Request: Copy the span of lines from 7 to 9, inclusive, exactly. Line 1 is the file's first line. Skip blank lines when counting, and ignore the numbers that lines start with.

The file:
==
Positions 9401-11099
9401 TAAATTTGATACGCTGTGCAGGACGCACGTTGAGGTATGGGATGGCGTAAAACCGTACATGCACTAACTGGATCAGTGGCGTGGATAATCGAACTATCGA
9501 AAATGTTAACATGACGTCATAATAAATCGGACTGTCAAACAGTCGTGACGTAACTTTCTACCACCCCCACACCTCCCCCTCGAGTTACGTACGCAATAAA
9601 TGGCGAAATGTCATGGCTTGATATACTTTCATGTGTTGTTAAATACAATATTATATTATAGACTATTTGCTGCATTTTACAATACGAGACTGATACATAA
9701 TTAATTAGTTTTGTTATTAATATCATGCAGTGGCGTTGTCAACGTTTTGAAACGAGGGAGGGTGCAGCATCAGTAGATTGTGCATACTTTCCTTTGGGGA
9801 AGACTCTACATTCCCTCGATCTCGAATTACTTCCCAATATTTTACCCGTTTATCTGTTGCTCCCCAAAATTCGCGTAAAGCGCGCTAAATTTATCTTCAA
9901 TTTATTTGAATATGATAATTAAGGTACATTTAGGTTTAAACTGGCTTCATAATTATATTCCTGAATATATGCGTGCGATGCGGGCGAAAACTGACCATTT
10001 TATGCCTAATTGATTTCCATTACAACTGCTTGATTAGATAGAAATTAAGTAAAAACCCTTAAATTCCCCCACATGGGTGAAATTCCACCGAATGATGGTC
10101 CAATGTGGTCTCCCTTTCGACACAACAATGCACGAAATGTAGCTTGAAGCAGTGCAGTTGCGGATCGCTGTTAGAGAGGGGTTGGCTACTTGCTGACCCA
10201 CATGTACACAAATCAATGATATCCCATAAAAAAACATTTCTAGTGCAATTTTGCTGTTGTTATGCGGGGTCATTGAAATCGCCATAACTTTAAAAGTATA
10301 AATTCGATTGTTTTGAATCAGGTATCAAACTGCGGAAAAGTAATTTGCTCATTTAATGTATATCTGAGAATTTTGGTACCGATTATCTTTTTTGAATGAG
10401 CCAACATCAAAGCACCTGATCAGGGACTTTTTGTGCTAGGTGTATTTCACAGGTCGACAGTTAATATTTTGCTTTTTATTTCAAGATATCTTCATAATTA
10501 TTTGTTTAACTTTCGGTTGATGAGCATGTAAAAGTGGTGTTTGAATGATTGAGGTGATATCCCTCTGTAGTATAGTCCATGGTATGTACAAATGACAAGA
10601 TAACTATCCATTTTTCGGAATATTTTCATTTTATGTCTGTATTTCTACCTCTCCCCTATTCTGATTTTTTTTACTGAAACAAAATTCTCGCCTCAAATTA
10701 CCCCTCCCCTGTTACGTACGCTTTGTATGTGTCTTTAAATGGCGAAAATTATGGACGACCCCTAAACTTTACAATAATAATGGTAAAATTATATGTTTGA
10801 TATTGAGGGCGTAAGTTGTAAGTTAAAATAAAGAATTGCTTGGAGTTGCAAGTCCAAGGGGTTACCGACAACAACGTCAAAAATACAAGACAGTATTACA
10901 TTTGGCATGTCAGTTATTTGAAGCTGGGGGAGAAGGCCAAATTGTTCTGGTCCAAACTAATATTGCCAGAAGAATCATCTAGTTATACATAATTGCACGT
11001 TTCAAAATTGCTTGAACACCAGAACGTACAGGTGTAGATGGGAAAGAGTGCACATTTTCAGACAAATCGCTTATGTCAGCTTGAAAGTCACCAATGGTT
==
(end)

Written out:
9901 TTTATTTGAATATGATAATTAAGGTACATTTAGGTTTAAACTGGCTTCATAATTATATTCCTGAATATATGCGTGCGATGCGGGCGAAAACTGACCATTT
10001 TATGCCTAATTGATTTCCATTACAACTGCTTGATTAGATAGAAATTAAGTAAAAACCCTTAAATTCCCCCACATGGGTGAAATTCCACCGAATGATGGTC
10101 CAATGTGGTCTCCCTTTCGACACAACAATGCACGAAATGTAGCTTGAAGCAGTGCAGTTGCGGATCGCTGTTAGAGAGGGGTTGGCTACTTGCTGACCCA